Sharing Stories

Ariele Huff | Jul 31, 2017, 6 a.m.
our yard, current neigborhood


When we write about our lives, the setting is most often in our “neighborhood of origin,” that enlarged home with the extended family of playmates and babysitters. If we’re lucky, it’s nice and we get to stay there as long as we’d like.

My childhood field of action was Greenwood, so I was pleased to discover a book about it. The author, Ted Pederson, grew up in the same area and wrote a book for Arcadia’s Images of America series called Seattle’s Greenwood/Phinney Neighborhood.

I especially wanted to interview him to bring back his suggestions for readers of this column about writing your own life. Pederson has written 17 books and over 150 TV series shows, so I knew he’d have valuable comments. Here are some of my questions and his answers.

AMH: Who helped you to put together this project and how?

TP: The Phinney Neighborhood Association was the most help by providing me with old photos and some memories by former JBA [John B. Allen] students. Both Greenwood School and [the] library helped with photos and reference materials.

AMH: What special challenges were there to the research and/or writing?

TP: I found at least twice as many photos as could be put in the book, so selecting those to use was difficult. I decided to do the book in chronological order, from the late 1890s up to today.

AMH: What special surprises/joys were there to the research and/or writing?

TP: One of the big surprises, which I found before starting the book, was the Tibetan Buddhist Temple at 83rd and 1st Northwest, which had been a Presbyterian Church where I went to summer school when I lived here in the late 1940s. One of the joys was walking through my old neighborhood and finding how little it had changed over the years. It remains a wonderful place to live.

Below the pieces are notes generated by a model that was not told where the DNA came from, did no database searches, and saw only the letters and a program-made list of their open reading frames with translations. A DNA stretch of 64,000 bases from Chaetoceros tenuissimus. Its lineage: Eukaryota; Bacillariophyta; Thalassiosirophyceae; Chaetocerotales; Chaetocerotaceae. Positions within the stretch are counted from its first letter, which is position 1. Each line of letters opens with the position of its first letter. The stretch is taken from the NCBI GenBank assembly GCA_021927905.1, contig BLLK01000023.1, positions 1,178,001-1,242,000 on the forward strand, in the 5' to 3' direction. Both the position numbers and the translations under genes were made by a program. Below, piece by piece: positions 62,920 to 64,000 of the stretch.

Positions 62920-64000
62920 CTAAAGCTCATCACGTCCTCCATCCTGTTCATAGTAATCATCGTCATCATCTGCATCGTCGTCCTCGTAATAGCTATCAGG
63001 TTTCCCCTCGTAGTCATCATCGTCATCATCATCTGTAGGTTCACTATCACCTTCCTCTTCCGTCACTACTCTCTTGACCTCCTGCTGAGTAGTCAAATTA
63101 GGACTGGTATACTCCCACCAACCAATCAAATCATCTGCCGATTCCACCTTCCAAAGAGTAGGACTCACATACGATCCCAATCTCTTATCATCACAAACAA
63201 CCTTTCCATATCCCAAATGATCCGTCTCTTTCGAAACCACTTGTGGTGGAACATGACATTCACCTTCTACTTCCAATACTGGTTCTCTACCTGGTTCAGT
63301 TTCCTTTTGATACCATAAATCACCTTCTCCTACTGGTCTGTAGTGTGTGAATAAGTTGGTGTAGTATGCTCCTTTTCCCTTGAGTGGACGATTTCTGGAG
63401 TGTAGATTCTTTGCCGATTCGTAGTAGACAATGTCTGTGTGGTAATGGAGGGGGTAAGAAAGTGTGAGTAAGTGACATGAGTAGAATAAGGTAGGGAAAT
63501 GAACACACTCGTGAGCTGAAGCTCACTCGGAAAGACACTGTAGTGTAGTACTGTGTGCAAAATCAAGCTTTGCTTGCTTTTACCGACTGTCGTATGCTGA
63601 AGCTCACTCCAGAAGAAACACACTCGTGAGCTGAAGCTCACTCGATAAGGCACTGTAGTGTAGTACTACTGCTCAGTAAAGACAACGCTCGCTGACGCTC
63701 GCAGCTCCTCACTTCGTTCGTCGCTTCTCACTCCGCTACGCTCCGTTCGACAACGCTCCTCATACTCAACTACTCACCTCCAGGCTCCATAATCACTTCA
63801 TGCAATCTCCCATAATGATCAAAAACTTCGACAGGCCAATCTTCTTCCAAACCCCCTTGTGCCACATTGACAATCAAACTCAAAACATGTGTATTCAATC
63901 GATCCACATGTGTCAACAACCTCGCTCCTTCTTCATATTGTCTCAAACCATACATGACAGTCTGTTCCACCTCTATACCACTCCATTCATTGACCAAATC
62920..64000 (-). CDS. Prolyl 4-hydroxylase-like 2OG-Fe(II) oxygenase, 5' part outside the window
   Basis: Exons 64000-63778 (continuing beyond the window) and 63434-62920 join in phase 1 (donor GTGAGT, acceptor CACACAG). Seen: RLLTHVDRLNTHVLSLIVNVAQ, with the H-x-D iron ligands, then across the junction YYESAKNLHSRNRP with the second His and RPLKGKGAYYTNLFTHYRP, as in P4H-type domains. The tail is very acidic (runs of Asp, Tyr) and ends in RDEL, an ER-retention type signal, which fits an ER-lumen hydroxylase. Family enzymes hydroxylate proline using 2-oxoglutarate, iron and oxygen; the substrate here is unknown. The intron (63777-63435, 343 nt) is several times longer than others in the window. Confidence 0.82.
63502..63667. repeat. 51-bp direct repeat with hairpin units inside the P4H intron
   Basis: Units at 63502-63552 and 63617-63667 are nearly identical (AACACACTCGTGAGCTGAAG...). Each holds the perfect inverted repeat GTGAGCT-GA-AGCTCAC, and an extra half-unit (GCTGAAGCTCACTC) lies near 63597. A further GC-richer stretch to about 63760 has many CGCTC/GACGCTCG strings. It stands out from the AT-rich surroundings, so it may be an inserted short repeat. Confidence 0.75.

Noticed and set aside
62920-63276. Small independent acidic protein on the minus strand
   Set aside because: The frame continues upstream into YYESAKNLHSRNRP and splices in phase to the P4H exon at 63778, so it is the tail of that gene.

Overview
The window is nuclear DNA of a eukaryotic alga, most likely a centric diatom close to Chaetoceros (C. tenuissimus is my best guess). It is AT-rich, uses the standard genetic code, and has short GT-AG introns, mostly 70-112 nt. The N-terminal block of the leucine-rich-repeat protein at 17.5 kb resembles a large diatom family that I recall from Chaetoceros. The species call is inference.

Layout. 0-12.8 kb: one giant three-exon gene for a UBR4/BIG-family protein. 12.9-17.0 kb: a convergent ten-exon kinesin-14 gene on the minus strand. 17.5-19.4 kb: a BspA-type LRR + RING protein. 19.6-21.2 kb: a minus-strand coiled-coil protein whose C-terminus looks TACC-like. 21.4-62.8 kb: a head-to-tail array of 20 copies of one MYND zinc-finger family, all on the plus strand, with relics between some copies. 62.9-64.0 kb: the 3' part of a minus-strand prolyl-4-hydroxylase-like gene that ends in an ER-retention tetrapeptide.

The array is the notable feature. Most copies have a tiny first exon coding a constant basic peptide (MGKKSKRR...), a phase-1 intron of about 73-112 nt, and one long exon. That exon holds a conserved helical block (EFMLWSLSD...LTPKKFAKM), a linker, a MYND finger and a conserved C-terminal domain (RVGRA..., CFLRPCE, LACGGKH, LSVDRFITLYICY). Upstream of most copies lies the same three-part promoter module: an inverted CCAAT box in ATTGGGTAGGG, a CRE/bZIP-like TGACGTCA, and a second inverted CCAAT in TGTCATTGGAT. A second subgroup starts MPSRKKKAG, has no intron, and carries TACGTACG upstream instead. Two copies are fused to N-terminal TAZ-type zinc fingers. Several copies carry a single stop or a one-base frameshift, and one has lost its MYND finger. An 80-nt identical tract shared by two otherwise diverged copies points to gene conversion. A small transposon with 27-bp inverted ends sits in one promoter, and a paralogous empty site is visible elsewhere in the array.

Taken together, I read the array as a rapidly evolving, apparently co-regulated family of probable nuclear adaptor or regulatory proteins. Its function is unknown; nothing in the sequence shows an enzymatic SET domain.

AMH: My readers and students spend a lot of time writing about their past adventures, including neighborhoods. They'd love any insights about how to do that well.

TP: I’ve done a lot of writing workshops for students and think the most important piece of advice is from Stephen King, who has written, On Writing, the best book I know on the subject: “read a lot and write a lot.”

Here are some ideas for writing about neighborhoods that I’m using in some of my Write About Your Life classes this quarter.

1) Draw it—a rough sketch of streets. Fill in homes, businesses, schools, etc. as possible.

2) Describe your home.

3) Where did you get food in this neighborhood?

4) Write about the kid-friendly businesses. (Candy store, toy store, theaters, restaurants)

5) What were some of the other businesses? Did your parents work in your neighborhood?

6) Write about your school. (Building, playground, teachers, lunches, friends, bullies, etc.)

7) Describe churches, especially the one you attended, if you did.

8) Describe any outdoor places: yards, parks, or gardens.

9) Describe some neighbors and their roles in your life. (Babysitters, leaders of youth groups, family friends, etc.)

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